A big entry portal, with "Chicago Auto Show '92" lettering, invites visitors to the lower level of the Chicago Auto Show. At right, glimpses of two Ferrari models can be seen in the foreground.
Scene at the upper-level space for German-made BMW automobiles. Redesigned for 1992, the 3-Series debuted as a sedan, with the coupe joining later. At left, partially obscured by an engine display, is a white 325Ci convertible, which kept the previous generation's basic body. The concept vehicle along the wall, toward the rear, is BMW's E2 Electric.
A maroon Accord station station dominates the right foreground of this scene at the upper-level space for Honda automobiles. Accords added a driver's airbag this year. In addition to several other production Honda models on the carpeted show floor, the "Dream" solar car, which finished second in the 1,819-mile World Solar Challenge in 1990, is sitting atop a tilted, raised platform.
A white M30 convertible, sitting on a raised display platform, is the featured attraction at the lower-level space for Infiniti, Nissan's luxury division. Virtually unchanged this year, the M30 also came as a closed coupe, seen from the rear at far left.
An XJ-S convertible sits on a raised round platform at the lower-level display space for British-made Jaguar motorcars. Also offered as a coupe, the XJ-S used a 262-horsepower, 5.3-liter V-12 engine. Cosmetic updates marked this year's models. Back ends of two XJ sedans can be seen in the foreground. Sedans had inline six-cylinder engines.
A bright yellow Lamborghini Diablo coupe fills the foreground on the lower-level of McCormick Place East during the 1992 Chicago Auto Show. Behind, is a red Diablo coupe and black Diablo behind a decorative pillar. Ferrari's 'prancing horse' logo is seen at an adjoining display.
A black 300CE coupe occupies the foreground of this scene at the Mercedes-Benz exhibit space on the upper level. Seating four, the 300CE held a dual-cam 3.0-liter inline six-cylinder engine that produced 217 horsepower. Several additional models can be seen toward the rear, including a white 300SD sedan with turbodiesel engine, and a red SL convertible (with removable hardtop in place) at right.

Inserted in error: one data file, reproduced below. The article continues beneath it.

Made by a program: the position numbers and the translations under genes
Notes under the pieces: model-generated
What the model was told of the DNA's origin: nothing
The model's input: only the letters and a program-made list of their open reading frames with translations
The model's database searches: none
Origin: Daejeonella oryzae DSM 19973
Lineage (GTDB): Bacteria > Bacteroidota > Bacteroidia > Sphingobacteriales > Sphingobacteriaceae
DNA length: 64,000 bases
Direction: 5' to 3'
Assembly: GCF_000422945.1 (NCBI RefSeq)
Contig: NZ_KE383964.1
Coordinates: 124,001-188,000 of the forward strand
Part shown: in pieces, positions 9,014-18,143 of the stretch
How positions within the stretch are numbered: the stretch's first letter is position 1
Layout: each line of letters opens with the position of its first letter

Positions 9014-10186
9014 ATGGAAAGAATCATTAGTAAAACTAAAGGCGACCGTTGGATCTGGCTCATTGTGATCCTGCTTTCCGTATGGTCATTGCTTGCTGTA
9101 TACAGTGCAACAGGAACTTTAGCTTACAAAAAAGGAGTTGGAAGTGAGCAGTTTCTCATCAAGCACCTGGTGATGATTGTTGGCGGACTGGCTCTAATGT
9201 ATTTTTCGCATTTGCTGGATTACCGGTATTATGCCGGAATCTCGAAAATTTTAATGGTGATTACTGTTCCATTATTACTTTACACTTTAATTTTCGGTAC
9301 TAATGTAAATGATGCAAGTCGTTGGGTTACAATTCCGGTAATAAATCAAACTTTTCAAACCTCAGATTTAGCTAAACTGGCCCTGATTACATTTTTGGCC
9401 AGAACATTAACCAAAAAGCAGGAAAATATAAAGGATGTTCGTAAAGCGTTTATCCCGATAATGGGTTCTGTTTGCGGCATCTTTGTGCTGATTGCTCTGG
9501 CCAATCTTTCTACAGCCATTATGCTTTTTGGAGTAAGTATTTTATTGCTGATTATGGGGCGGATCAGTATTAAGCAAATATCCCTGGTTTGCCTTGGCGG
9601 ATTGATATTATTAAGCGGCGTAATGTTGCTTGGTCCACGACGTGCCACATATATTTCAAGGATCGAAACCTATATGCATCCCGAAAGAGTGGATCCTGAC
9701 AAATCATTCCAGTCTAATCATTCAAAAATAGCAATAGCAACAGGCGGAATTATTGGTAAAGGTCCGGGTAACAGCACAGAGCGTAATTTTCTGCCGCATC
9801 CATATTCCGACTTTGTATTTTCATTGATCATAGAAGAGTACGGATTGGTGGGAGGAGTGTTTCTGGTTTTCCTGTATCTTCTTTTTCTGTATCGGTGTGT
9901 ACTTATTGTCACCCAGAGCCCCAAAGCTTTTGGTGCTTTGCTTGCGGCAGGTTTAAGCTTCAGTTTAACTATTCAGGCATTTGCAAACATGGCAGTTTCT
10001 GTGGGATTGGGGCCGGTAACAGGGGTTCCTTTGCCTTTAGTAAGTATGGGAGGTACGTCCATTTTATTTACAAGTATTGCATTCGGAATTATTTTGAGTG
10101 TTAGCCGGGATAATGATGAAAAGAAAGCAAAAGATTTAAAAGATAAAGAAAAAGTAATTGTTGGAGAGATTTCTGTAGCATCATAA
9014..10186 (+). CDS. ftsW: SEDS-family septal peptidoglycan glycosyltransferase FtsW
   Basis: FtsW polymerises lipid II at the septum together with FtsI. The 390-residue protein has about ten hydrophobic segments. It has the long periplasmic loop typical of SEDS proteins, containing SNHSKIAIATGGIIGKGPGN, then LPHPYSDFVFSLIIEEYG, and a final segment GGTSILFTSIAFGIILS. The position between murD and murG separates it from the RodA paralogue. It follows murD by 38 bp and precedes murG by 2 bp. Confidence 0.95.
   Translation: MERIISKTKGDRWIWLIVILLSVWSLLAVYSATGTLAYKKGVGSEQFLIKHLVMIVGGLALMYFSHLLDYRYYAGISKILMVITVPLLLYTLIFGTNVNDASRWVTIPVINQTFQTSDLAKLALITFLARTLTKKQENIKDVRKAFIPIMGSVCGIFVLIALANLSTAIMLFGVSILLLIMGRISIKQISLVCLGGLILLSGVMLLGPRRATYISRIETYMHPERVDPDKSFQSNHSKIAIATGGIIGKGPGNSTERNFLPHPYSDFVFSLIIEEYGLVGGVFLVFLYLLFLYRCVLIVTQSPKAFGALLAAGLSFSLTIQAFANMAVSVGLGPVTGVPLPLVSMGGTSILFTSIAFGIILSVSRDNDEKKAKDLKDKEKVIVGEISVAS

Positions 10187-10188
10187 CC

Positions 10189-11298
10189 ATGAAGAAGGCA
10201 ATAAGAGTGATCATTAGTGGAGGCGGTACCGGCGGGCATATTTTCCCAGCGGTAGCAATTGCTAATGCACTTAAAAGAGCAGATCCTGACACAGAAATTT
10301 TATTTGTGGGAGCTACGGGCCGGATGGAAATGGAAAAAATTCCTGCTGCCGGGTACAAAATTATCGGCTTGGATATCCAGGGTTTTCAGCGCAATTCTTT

No Nissan model like the FEV, seen on a raised round platform at the company's upper-level display space, ever made it to dealerships. This aerodynamically-shaped Future Electric Vehicle was claimed to have abundant interior and cargo space, plus heat-pump air conditioning and a heat-insulated, water-beading windshield that blocked ultraviolet rays. In the left foreground is a yellow Nissan NX sport coupe with its optional T-bar roof panels removed. Portions of several additional production models also can be seen.
Three notable Nissans are featured at the company's upper-level display space. Occupying the center foreground is a red/white/blue Nissan racing car, numbered 84. Farther back, sitting on raised round platforms, are two examples of the 240SX convertible, one red and one white, introduced for sale at mid-season in 1992. The 240SX also remained on sale in closed-coupe form.
Positioned within a protective enclosure, a white Silver Spur II saloon (sedan) faces the camera at the lower-level display space for British-made Rolls-Royce and Bentley motorcars. Another Silver Spur is sitting at far left, facing away. Glimpses of two additional models can be seen, past the red Rolls-Royce/Bentley display sign at far right.
New for 1992 in the Subaru lineup was the sleek SVX luxury sport coupe, pictured at right. Replacing the prior XT coupe, the SVX featured an unusual "window-within-a-window" design. A sign along the aisle advises that the SVX had been named an "All-Star" by Automobile magazine. Toward the left, sitting along the aisle and ahead of a Subaru display portal, is a Legacy station wagon.